Welcome to Clemson Computational Biophysics Lab

We are a theoretical/computational biophysics group in the Department of Physics and Astronomy at Clemson UniversityCollege of Science. We apply concepts and methods in Physics, especially Statistical Mechanics and Thermodynamics, to study biological systems, and hopefully learn new physics emerging from the complex biological systems. The major theme throughout our research is to integrate dynamics into the study of structure-function relationship of biomolecules and molecular complexes. We believe that uncovering the interrelationship between structure, dynamics, and function of biomolecules can help better understand biology, and accelerate biomedical research in a cost-effective manner.

Our present research focus is multiscale modeling of biomolecules and molecular complexes. Experimental characterization of biological systems is often hindered by the limited ability to cover a wide range of time and length scales, associated with many biological processes. Multiscale molding, which innovatively combines atomic and coarse-grained simulations, provides a unique opportunity to bridge the gaps of time and length scales between experimental observation and underlying molecular systems. We apply the multiscale modeling approach to study structure, dynamics, and function of large biomolecules, formation of molecular complexes, and also interaction between nanomaterials and biological systems.

We are always interested in enthusiastic colleagues to join our lab.

Inhibition of islet amyloid polypeptide aggregation in type-II diabetes

Accumulating evidence suggests that the aggregation of islet amyloid polypeptide (IAPP, a.k.a. amylin) is associated with β-cell death in type 2 diabetes (T2D). IAPP is co-secreted with insulin by pancreatic beta-cells, and also works together with insulin to control the serum glucose level. In vitro studies suggest that IAPP is one of the most amyloidogenic …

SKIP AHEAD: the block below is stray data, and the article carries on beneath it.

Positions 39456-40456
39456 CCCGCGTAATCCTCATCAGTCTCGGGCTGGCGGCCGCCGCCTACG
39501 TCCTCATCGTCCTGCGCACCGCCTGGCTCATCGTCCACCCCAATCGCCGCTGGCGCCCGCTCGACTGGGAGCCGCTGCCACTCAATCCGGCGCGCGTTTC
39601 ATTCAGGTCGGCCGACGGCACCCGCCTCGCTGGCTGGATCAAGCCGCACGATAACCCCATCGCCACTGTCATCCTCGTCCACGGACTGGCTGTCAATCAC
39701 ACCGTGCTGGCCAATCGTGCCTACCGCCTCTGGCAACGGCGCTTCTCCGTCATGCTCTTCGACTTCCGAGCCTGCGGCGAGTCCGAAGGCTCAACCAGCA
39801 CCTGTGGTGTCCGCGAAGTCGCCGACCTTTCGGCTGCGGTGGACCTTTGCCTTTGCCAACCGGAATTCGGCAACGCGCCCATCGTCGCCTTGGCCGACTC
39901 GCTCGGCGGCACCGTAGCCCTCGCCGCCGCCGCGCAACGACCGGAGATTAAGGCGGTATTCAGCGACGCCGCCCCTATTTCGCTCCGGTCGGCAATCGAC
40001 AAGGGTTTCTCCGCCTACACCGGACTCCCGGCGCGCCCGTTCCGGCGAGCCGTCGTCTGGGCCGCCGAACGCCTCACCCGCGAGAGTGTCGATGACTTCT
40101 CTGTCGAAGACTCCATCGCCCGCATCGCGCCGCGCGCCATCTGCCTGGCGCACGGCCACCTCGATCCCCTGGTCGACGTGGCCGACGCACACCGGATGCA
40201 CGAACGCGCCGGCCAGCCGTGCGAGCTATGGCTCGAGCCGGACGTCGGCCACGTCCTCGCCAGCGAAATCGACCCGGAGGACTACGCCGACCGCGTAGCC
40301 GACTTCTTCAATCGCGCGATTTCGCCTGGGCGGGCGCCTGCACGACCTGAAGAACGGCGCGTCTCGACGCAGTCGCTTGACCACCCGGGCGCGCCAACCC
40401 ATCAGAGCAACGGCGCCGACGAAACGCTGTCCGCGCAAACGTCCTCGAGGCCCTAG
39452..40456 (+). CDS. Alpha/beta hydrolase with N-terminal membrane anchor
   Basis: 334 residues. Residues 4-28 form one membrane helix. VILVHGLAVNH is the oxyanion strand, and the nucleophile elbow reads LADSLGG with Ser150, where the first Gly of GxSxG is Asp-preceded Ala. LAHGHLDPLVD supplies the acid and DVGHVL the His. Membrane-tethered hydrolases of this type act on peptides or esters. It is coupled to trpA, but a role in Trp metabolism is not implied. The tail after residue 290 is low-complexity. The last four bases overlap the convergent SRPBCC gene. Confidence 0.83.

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Protein Design and Protein Engineering

The ability to accurately manipulate a protein’s structure, dynamics and function, and eventually to create de novo proteins with specific functions is the holy grail of modern biology. The success in protein design & engineering requires the accurate knowledge of inter-residue interactions, protein folding, protein-ligand and protein-protein recognitions, and also the molecular mechanism of catalysis. …

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Post-translational modifications

The structural and energetic determinants of TPST enzyme specificity Many PTM enzymes have strong sequence preferences in the targeted substrate proteins/peptides while others do not. What are the molecular mechanism of such drastic differences in PTM enzyme specificities? It is expected that the binding affinity between substrate and enzyme plays an important role in defining …

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Molecular Recognition

A major challenge in modeling molecular recognition is the conformational flexibility. The structures of the receptors in the bound and un-bound states are often different, known as the induced-fit problem. In these cases, a rigid docking approach will fail to achieve accurate predictions. Existing flexible methods for modeling molecular recognition or docking often adopt the …

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Modeling RNA 3D structure using experimental constraints

RNA structure determination is one of the major challenges in structural biology. Many RNAs are not amenable to high-resolution structure characterization by either x-ray or NMR methods because of their conformational flexibility or large size. Recently, novel computational methods to determine RNA structures have begun to emerge, but have often been limited to small RNAs …

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Protein folding, misfolding and aggregation

Most proteins fold into specific three-dimensional structures, which determine their functions. The folding process can be described by the free energy landscape as in a first order phase transition. The native state features the lowest free energy and correspond to the most stable and most populated species in physiological conditions. However, due to either environmental …

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Interactions between nanomaterials and biomolecules at the Nano-Bio interface

Recent advances in Nanotechnology allow sophisticated synthesis of nanomaterials with well-defined composition, aspect ratio, size, surface chemistry and functionalization. Biomedical applications of engineered nanomaterials or nanomedine include imaging, sensing, targeting, drug and gene delivery, and therapeutics in diagnosis, prognosis, and treatment of human diseases. Upon entering biological media such as the bloodstream, a nanoparticle forms …

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Mitigation of amyloid aggregation and toxicity

Amyloid aggregation is associated with an increasing list of degenerative diseases such as Alzheimer’s disease, Parkinson’s disease, and type-2 diabetes. The hallmark common to all amyloid diseases is the deposition of beta-sheet rich fibrils formed of by misfolding and aggregation of otherwise soluble proteins and peptides. Mounting experiments suggest that soluble oligomers instead of mature …

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